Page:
3. cdm283813 - 7 years ago

    They need to figure out how to make this a must buy product. Telling me that the watch is 4x more accurate than my iPhone makes me second guess my iPhone 6s purchase; not make me run out and buy another Apple product.

  4. mpias3785 - 7 years ago

    I have a time app that connects to (THE US atomic clock near Fort Collins, CO, home of WWV and WWVB), why does Apple bother using its own time servers when that is available? I even have my Macs looking there. There should be a setting on the iPhone to select this on the iPhone.

    • jakexb - 7 years ago

      They say they “curated” a list. I bet NIST is on that list.

    • standardpull - 7 years ago

      Because the NIST NTP time servers aren’t designed to dole out time to millions of devices. Read up on NTP and you’ll learn quite a bit. There is an awesome tech website on the subject.

      Furthermore, GPS is better than any stratum 1 time server. And a stratum 2 server is very very accurate too.

  5. Pardon if I am misunderstanding something here, but the NTP servers have nothing to do with Apple. Those time servers are used in everything from computers, phones, and smartwatches to the printers in an office. Is he saying Apple has a separate 15?

  6. Rasmussen (@Twitboydk) - 7 years ago

    So what would then happen if the time wasn´t precise down to 50 miliseconds? It´s not like we would be late for a meeting. LOL. Who cares.

  7. Ashrakay (@Ashrakay) - 7 years ago

    We made the watch to fix the problems with our phone! It’s the ultimate peripheral device for people who need 5:00 to be 4x more accurate.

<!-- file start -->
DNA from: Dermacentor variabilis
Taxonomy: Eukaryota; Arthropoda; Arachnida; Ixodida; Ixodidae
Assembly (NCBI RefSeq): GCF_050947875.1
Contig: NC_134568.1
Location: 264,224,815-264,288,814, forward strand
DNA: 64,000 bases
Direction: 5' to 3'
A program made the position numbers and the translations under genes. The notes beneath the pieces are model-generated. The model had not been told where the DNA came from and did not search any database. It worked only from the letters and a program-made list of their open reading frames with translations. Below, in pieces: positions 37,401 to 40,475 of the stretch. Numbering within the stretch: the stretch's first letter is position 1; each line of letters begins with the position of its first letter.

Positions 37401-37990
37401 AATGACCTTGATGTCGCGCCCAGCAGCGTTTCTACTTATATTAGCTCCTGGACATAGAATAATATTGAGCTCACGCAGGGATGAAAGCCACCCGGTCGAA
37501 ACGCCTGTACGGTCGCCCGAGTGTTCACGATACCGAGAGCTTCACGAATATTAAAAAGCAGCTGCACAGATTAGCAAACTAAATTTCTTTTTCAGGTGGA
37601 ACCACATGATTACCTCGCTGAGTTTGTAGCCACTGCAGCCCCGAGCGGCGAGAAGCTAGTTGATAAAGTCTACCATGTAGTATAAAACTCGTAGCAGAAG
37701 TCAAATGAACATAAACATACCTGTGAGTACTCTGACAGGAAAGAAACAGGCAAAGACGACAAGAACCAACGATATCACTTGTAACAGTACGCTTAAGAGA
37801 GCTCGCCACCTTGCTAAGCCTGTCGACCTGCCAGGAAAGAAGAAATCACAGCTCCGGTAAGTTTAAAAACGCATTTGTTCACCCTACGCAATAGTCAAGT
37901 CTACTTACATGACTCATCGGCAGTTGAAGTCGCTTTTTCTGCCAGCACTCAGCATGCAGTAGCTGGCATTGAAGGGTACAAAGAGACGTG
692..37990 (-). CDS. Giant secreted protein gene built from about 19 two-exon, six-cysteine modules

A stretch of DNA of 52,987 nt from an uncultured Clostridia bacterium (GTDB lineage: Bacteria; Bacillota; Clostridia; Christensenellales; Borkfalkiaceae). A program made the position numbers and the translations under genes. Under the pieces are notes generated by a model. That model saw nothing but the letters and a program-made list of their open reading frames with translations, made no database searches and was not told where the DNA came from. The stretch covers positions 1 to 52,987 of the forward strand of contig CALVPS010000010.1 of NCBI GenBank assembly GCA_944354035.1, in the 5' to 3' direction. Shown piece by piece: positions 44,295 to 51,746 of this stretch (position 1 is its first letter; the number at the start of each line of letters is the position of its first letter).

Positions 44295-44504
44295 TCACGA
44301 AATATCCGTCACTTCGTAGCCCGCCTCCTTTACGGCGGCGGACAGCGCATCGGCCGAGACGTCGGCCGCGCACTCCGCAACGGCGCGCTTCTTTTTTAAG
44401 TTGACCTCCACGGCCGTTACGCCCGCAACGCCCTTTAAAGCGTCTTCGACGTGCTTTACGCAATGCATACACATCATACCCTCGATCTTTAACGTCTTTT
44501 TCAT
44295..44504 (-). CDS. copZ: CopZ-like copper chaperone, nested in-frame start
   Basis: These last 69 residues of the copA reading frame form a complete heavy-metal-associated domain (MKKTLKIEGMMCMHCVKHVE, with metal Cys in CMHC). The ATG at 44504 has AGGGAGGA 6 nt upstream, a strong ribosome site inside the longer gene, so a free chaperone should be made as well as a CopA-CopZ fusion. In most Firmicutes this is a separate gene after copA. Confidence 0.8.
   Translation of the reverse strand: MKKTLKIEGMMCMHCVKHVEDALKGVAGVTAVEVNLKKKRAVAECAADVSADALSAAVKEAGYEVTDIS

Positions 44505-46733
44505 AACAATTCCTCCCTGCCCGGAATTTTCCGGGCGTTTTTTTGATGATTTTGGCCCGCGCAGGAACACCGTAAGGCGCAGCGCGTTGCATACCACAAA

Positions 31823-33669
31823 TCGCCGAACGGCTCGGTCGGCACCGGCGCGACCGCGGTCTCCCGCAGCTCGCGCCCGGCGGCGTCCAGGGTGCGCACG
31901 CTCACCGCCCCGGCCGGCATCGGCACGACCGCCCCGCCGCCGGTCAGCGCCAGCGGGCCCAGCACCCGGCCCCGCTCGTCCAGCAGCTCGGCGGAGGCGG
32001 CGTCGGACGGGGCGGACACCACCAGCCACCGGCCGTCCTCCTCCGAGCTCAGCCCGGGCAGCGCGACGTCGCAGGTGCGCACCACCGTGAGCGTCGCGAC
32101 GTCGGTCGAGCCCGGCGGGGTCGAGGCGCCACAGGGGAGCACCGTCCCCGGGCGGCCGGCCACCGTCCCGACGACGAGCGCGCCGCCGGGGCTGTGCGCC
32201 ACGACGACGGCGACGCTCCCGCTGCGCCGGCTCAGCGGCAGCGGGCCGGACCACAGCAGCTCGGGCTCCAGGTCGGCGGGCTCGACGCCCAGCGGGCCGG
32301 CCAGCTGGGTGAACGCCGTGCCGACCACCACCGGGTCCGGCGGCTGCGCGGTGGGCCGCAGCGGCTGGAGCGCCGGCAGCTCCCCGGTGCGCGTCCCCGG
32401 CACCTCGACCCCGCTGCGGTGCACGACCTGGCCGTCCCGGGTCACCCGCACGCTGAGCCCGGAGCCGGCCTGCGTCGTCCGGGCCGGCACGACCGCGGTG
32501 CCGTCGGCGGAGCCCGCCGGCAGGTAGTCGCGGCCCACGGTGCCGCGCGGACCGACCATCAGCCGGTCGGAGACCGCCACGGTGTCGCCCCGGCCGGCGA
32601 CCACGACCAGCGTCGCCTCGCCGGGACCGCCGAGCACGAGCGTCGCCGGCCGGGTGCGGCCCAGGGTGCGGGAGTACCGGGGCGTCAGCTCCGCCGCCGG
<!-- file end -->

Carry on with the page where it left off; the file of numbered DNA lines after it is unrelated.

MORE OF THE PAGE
8. yojimbo007 - 7 years ago

    I love my AppleWatch.. But does this really matter? Specially that i cant even perceive it🤔😳

  9. If the atomic clock time setting goes through the iPhone to Apple Watch via bluetooth to keep the watch 4x accurate, why not use the same data and make iPhone equally accurate? I mean its already in the phone before it gets to the watch. Makes no sense.

  10. vandiced - 7 years ago

    What the hell does this even mean? It’s a stupid computer with software based timing. If it were cogs and wheels and its timing was precise the now we are talking!

  11. charismatron - 7 years ago

    9to5 Mac: what is with this flurry of Apple Watch articles/ads? Honestly?

    • mpias3785 - 7 years ago

      Every site and blogger that has touted the Apple Watch as some great, innovative product is trying to spur sales so when Apple finally releases sales figures, they won’t turn out to be so disappointing. If initial sales were good, Apple would have announced that with the same glee they announce iPhone sales figures after the first weekend. The Apple Watch was a ludicrously overpriced, late-to-the-game, me-too device that left most Apple aficionados thinking “so what?”. They’re trying to do anything they can to save face.